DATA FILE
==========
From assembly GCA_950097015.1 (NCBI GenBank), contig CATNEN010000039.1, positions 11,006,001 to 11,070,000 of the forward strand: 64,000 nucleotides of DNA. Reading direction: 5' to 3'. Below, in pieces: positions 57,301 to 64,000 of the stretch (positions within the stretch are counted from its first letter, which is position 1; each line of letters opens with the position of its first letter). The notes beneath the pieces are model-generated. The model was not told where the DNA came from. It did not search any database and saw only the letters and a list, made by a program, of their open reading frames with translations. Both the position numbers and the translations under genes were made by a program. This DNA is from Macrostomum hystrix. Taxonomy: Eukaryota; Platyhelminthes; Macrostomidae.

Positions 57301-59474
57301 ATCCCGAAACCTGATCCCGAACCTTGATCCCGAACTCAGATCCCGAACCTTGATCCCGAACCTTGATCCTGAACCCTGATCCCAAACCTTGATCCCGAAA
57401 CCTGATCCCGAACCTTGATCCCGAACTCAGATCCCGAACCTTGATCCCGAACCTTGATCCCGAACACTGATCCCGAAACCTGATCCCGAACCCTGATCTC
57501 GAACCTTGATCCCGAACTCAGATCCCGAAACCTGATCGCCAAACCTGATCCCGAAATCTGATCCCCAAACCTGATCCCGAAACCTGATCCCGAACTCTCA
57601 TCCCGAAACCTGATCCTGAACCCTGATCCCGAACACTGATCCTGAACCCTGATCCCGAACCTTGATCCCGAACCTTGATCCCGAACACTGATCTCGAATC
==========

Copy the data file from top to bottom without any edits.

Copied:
From assembly GCA_950097015.1 (NCBI GenBank), contig CATNEN010000039.1, positions 11,006,001 to 11,070,000 of the forward strand: 64,000 nucleotides of DNA. Reading direction: 5' to 3'. Below, in pieces: positions 57,301 to 64,000 of the stretch (positions within the stretch are counted from its first letter, which is position 1; each line of letters opens with the position of its first letter). The notes beneath the pieces are model-generated. The model was not told where the DNA came from. It did not search any database and saw only the letters and a list, made by a program, of their open reading frames with translations. Both the position numbers and the translations under genes were made by a program. This DNA is from Macrostomum hystrix. Taxonomy: Eukaryota; Platyhelminthes; Macrostomidae.

Positions 57301-59474
57301 ATCCCGAAACCTGATCCCGAACCTTGATCCCGAACTCAGATCCCGAACCTTGATCCCGAACCTTGATCCTGAACCCTGATCCCAAACCTTGATCCCGAAA
57401 CCTGATCCCGAACCTTGATCCCGAACTCAGATCCCGAACCTTGATCCCGAACCTTGATCCCGAACACTGATCCCGAAACCTGATCCCGAACCCTGATCTC
57501 GAACCTTGATCCCGAACTCAGATCCCGAAACCTGATCGCCAAACCTGATCCCGAAATCTGATCCCCAAACCTGATCCCGAAACCTGATCCCGAACTCTCA
57601 TCCCGAAACCTGATCCTGAACCCTGATCCCGAACACTGATCCTGAACCCTGATCCCGAACCTTGATCCCGAACCTTGATCCCGAACACTGATCTCGAATC